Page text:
The American Revolution was a war waged by the 13 American Colonies to overthrow British rule and become an independent nation. Historians agree that it began with the “shot heard round the world” in the battle of Lexington and Concord on April 19, 1775 and officially ended with the Treaty of Paris in 1783. The end result was a new nation and a new form of government that inspired the creation of democracies around the world.
When studying the American Revolutionary war include perspectives from all those involved including the Native Americans who had lived on the continent for thousands of years. During the war many Native Americans fought alongside the British while others fought on the Patriot side. Help students understand history from a variety of different perspectives, especially those that have been historically left out and marginalized.
TRYING TO REMAIN NEUTRAL
Early on, Oneida leaders sent a message to the New York governor: "We are unwilling to join either side of such a contest, for we love you both, Old England and New. Should the Great King of England apply us for aid, we should deny him - and should the colonies apply, we shall refuse. We Indians cannot find or recollect from the traditions of our ancestors any like case."
Mohawk leaders Joseph Brant (Thayendanegea) and his sister Molly Brant (Degonwadonti) used their great influence to convince the Iroquois Confederacy to support the British and provided valuable aid.
British North America
Treaty of Paris1783The United States of America retains the land from the Atlantic Ocean to the Mississippi River.
The Indigenous peoples of North America had long faced conflict, death, and removal from their lands at the hands of the American colonists. When the Revolution broke out many wanted to stay neutral, even though it was difficult. The British and Americans each vied for their aid while also at times decimating Native American villages taking food and supplies causing widespread hunger and hardship.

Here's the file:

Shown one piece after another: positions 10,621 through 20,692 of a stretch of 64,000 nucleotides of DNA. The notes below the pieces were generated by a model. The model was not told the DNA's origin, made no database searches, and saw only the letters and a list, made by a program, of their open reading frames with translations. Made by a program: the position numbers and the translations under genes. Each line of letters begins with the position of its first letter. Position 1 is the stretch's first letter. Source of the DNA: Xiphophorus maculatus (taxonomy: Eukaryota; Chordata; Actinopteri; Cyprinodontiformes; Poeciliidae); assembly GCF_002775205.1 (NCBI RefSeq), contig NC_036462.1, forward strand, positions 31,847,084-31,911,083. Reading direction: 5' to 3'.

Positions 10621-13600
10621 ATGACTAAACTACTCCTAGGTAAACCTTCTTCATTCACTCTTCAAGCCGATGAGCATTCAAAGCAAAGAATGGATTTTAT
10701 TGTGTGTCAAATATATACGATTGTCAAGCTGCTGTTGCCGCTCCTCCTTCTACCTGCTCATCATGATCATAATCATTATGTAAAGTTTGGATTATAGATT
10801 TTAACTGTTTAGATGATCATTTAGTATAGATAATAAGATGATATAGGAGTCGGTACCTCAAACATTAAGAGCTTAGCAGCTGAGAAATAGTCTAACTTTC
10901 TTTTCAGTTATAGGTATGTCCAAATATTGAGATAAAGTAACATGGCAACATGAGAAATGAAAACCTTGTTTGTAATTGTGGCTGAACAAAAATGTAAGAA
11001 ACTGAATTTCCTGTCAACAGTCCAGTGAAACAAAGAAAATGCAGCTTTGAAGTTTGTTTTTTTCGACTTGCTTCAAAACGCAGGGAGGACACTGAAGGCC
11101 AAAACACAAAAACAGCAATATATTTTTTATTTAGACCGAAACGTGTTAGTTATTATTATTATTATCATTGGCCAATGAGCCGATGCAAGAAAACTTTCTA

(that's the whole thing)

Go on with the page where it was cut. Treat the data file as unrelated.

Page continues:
Many feared that the Colonists would settle westward, further encroaching on their lands. Because of this, most First Nations allied with the British. The Cherokees, Creeks, and others in the south, along with the Iroquois Confederacy in the north, provided aid to the British who were unfamiliar with the landscape.
The Oneida and Tuscarora broke with the Iroquois Confederacy, ending the centuries old Great Peace of the Haudenosaunee, and supported the Americans along with the Stockbridge, helping scout and conduct raids. Chief Guyashuta of the Ohio Senecas, Chief Cornstalk of the Shawnees, and Chief White Eyes of the Delawares tried to maintain peace, but switched allegiances after American soldiers killed Cornstalk and White Eyes and slaughtered a village of peaceful Moravian Delawares without cause.
In 1783, the British surrendered the 13 colonies as well as the land west of the Mississippi River. Some Native Americans that aided the British fled to Canada while others remained and continued to fight to regain relations with the Americans and retain their land. Stockbridges and Oneidas who had supported the Americans lost lands, as well as Senecas and Shawnees who had fought against them. The new United States continued to expand, taking Native American lands by treaty and by force.